On November 26, U.S. District Judge Michael Simon of Oregon issued a preliminary injunction against a presidential proclamation that would ban immigrants without health insurance from entering the country.
The proclamation, issued October 4, would have required immigrants to have either “approved health insurance” or “the financial resources to pay for reasonably foreseeable medical costs” in order to obtain a visa. According to the Trump Administration, “Immigrants who enter this country should not further saddle our healthcare system, and subsequently American taxpayers, with higher costs.”
The injunction was granted by Simon in the case Doe v. Trump, filed by the Justice Action Center, the American Immigration Lawyers Association, the Innovation Law Lab and Latino Network.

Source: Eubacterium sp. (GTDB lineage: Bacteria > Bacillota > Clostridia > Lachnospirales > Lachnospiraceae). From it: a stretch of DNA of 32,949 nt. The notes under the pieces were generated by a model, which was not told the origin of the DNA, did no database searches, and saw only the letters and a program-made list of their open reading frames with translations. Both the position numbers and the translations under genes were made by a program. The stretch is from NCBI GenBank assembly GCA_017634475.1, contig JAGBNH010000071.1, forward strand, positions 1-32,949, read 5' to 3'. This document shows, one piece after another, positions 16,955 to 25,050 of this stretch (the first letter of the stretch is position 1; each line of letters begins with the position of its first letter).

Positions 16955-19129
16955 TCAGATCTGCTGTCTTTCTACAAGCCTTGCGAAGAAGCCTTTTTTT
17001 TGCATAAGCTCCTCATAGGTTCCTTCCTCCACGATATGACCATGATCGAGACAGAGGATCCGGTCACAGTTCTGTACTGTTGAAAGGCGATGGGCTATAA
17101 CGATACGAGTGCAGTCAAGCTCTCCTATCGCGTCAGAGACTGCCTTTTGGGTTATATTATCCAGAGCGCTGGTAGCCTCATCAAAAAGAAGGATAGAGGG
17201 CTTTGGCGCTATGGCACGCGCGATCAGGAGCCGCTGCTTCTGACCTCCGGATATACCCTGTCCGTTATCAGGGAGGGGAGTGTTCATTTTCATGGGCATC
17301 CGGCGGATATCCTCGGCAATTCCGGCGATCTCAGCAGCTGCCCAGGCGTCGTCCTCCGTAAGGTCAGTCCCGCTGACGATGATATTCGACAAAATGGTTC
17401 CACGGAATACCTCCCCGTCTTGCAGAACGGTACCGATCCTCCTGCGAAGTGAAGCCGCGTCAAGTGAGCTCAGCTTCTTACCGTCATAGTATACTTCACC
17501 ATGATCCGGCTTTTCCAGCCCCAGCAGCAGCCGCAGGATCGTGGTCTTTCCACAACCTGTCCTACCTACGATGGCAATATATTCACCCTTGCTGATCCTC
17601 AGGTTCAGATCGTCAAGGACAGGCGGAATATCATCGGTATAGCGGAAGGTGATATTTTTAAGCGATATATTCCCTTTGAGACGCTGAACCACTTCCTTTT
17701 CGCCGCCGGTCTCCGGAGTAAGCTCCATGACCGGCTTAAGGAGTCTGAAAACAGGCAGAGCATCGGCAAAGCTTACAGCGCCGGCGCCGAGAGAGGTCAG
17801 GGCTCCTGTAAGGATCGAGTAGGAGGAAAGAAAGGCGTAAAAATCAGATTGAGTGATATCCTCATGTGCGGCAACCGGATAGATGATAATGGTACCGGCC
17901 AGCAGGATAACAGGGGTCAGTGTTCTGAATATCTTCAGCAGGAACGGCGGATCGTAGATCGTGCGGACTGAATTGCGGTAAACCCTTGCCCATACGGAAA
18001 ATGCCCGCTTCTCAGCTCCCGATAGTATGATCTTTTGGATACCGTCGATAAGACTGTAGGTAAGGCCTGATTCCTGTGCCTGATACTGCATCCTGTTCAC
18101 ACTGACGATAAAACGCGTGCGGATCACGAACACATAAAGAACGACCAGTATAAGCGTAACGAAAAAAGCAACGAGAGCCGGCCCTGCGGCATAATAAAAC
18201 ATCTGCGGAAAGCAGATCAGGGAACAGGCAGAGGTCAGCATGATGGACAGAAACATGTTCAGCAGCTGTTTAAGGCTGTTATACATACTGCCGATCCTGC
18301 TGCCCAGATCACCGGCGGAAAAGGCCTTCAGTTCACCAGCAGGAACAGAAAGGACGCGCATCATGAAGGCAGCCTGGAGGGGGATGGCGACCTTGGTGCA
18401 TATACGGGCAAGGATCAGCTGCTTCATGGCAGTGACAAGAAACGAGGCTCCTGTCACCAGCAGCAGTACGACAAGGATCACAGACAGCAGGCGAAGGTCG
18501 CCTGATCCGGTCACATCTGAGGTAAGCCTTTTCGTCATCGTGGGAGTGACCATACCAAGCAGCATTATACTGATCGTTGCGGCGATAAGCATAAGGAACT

In his ruling, Simon stated that “The Proclamation was not issued under any properly delegated authority,” as the right to create policies regarding naturalization properly lies with Congress. Furthermore, he found it “inconsistent” with the Immigration and Naturalization Act of 1965.
Simon had placed a restraining order on the rule earlier this month, and since then an estimated 25,000 visas have been issued that would have been denied under the proclamation.
In a press release for Latino Network, Senior Litigator Esther Sung of the Justice Action Center said “During this Thanksgiving week, we are so grateful for this court ruling that will keep families together and allow other families to reunite. This decision is an important check on the Trump administration’s effort to rewrite our nation’s immigration and health care laws in violation of the boundaries set out in the Constitution.”
By Brandon Urey